19 While about one in five people who are diagnosed with lung cancer never smoked, nonsmoking women are three times more likely than their male counterparts to get the disease. responded to TKI therapy in the initial clinical trials were women, making sex and smoking history the two most important factors in predicting EGFR status. This targeted therapy has become one of the most effective drugs used in lung cancer treatment, but without assessment of sex differences, this potential benefit would have been missed. This is an important example of why FDA medical product evaluations should present efficacy data separately for men and women. Roadblocks While more women are participating in lung cancer clinical trials, they particularly racial and ethnic minority women remain less likely to enroll in trials than men. 51, 59 Even when studies include women, they often fail to stratify data by sex or include hormone status, HRT information or other gender-specific factors, making it difficult to uncover differences in lung cancer incidence, prevalence, and survivability between men and women. 51 We also know of disparities in treatment and survival rates for ethnic minorities, including black women. For example, black patients are 37 percent more likely to develop lung cancer and 25 percent more likely to die from it than white patients, even though they smoke less. 60, 61 Researchers estimate that the survival rates among blacks with early-stage lung cancer would catch up to those of whites if they had equal access to healthcare options. 62 Black patients are less likely than whites to be offered and accept surgical treatments, even when controlling for socioeconomic status, 63 and are less likely to receive chemotherapy. 64 Overall, African-Americans are diagnosed at more advanced stages and are more likely to die in the hospital after surgery. Research has shown that social and genetic factors may also increase the likelihood that blacks will die from the disease. 63 Recognizing these racial disparities and the fact that sex differences occur, there has been a paucity of research that has reported on black women more specifically. Even though we have begun to understand some of the significant biological sex differences related to lung cancer risk and survival especially at the biomolecular level we need more research to better understand how to use this information to prevent and treat lung cancer. 51 More research is needed to understand why women who have never smoked are more likely than men to develop adenocarcinoma, the role of estrogens in lung cancer incidence, metastasis and mortality, and the mechanisms that lead to an increased incidence of certain gene mutations in women and their relationships to the development of lung cancers that occur in more than one location U.S. Dept. of Health and Human Services releases first comprehensive guide to clinical care for women with HIV Women s Health Initiative hormone therapy trial is terminated. Higher breast cancer risk and lack of benefit are cited.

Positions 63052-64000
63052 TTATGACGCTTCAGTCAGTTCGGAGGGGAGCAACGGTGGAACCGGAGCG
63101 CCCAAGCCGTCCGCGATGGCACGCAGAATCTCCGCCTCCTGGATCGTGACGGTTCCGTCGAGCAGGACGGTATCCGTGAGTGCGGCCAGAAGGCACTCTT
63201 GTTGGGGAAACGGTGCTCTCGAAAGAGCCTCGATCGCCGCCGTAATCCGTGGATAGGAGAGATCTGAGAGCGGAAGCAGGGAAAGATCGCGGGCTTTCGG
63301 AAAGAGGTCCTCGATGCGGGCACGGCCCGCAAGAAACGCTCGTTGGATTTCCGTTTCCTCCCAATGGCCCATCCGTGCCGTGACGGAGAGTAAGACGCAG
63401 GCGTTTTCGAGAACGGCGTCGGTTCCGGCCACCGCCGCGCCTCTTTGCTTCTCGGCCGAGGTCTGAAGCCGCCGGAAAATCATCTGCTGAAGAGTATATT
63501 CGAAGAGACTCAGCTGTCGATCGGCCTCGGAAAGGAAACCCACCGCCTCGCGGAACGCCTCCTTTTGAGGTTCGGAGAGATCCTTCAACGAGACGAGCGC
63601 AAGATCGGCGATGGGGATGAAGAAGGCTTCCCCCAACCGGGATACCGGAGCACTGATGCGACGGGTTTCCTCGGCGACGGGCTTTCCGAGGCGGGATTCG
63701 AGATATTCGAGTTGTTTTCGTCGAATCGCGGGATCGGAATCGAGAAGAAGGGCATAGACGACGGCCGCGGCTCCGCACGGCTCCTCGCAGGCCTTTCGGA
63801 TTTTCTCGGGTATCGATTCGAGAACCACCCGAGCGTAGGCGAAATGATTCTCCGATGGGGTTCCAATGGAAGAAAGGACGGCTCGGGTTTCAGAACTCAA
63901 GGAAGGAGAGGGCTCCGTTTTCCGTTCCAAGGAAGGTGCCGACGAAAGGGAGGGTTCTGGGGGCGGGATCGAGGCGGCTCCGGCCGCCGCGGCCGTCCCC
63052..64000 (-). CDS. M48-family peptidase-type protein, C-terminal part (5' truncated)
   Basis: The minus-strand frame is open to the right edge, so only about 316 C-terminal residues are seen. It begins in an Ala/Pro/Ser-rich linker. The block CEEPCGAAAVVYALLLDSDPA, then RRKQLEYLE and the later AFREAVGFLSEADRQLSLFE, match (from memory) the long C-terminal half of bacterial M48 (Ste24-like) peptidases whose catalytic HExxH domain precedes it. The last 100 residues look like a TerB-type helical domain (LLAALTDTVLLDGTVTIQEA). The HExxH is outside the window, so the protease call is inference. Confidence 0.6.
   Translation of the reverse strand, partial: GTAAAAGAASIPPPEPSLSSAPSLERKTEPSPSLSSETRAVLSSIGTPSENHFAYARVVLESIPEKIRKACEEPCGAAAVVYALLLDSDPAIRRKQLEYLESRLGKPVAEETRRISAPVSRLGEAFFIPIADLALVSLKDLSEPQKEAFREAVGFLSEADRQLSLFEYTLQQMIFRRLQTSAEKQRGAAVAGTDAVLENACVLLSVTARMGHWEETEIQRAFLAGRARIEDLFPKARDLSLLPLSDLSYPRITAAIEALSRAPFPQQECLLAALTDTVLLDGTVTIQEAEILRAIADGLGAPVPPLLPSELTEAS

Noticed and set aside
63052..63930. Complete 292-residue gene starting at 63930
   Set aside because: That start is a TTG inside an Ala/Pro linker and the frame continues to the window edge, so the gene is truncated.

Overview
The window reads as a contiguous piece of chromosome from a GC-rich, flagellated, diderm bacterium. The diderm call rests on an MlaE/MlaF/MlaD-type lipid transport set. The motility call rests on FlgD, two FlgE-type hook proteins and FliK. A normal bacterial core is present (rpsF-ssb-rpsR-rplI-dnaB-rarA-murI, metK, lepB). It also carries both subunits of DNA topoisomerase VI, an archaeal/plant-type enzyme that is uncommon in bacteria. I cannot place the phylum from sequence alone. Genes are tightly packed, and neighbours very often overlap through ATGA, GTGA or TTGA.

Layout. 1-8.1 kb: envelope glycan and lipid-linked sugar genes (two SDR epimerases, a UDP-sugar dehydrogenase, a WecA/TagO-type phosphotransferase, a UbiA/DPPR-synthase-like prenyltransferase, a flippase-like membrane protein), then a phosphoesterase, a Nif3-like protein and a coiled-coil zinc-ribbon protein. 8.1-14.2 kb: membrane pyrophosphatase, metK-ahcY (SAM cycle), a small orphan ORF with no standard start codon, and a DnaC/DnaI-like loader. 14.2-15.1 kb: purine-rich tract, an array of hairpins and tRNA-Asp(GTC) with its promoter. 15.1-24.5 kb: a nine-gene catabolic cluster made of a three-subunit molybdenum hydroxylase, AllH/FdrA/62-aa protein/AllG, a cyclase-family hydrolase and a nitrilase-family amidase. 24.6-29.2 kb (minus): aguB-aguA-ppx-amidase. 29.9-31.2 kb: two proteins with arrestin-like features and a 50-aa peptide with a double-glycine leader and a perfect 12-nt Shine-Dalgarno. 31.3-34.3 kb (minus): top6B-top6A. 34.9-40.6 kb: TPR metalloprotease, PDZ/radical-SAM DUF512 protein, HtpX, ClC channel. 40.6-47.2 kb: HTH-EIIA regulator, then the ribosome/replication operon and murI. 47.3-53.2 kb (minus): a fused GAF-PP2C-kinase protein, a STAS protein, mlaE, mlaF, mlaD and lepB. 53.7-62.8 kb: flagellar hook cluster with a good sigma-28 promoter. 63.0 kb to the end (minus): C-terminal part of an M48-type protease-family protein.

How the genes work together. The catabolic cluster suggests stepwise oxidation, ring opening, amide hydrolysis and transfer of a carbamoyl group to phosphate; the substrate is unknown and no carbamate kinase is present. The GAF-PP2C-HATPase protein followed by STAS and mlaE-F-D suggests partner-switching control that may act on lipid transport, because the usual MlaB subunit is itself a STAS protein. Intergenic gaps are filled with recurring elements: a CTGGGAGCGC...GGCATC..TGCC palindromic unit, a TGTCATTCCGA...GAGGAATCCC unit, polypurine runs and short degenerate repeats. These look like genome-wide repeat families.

20 DEPRESSION 18 Depression is the world s leading cause of disease burden, affecting an estimated 350 million people (16 million in this country alone), with women disproportionately affected. 65 Its social and economic burden is enormous and increasing; every year the direct costs associated with depression in American women exceed $20 billion. 9 Every day in our nation, twice as many women than men are suffering from depression, and women are 70 percent more likely than men to suffer 65, 66 from it over the course of their lives. The causes of these sex differences remain largely a mystery. Despite similar levels of disability in men and women with depression, women experience a 50 percent higher disease burden than men. 67 The impact extends beyond the individual. Children of women with depression are at risk for poorer developmental and adult outcomes. 65 Employers lose approximately 5.6 hours per week during an employee s major depressive episode. 68 Collectively, these data highlight how significantly major depression impacts everything from individuals and families to societies and economic systems, with the burden shouldered largely by women. This burden will only grow: by 2050 depression is projected to afflict more than 46 million individuals in the United States. Additionally, depression often co-occurs with many other chronic diseases, including CVD and metabolic disturbances such as diabetes, for which women are at higher risk. The co-occurrence of depression with these chronic diseases is associated with higher mortality and morbidity-related consequences, further increasing the burden for women Progress Depression is often accompanied by an impairment in biologic pathways that regulate hormone production (i.e. endocrine dysregulation), meaning that the production and levels of sex steroid hormones (produced primarily by the ovaries and testes) and/or stress hormones (such as cortisol) are abnormal. Women are at a higher risk for these conditions. We also know that, when certain adverse prenatal conditions occur, adult female mice express depressive-like behaviors more than male mice. 69, 73, 74 Animal studies in genetically engineered mice have further demonstrated that this sex difference may vary depending on the genotype. 69, Clinical and basic science research have led to the discovery of genetic abnormalities in regions of the brain associated with the regulation of mood, allowing 69, 77 links to be made between genes, brain, and behavior. Basic research into drug development has shown that women metabolize drugs differently than men. For example, women have higher concentrations of certain enzymes that metabolize drugs, and these levels can be further raised by smoking or lowered by oral contraceptives. 78 Perimenopausal changes in hormones have affected responses to drug treatments for depression Further, sex-steroid hormones, such as estradiol and progesterone in women, interact with neurotransmitters in the brain, including dopamine, serotonin, glutamate, and GABA, which can either enhance or attenuate drug response. 83 Recently, neurosteroids (sex hormones produced in the brain itself) have been proposed as potential therapeutic targets. 84 Research now clearly demonstrates that sex hormones play a role in the development of brain regions that regulate mood and the response to stress. Major endocrine 2006 CDC publishes Recommendations to Improve Preconception Health and Health Care.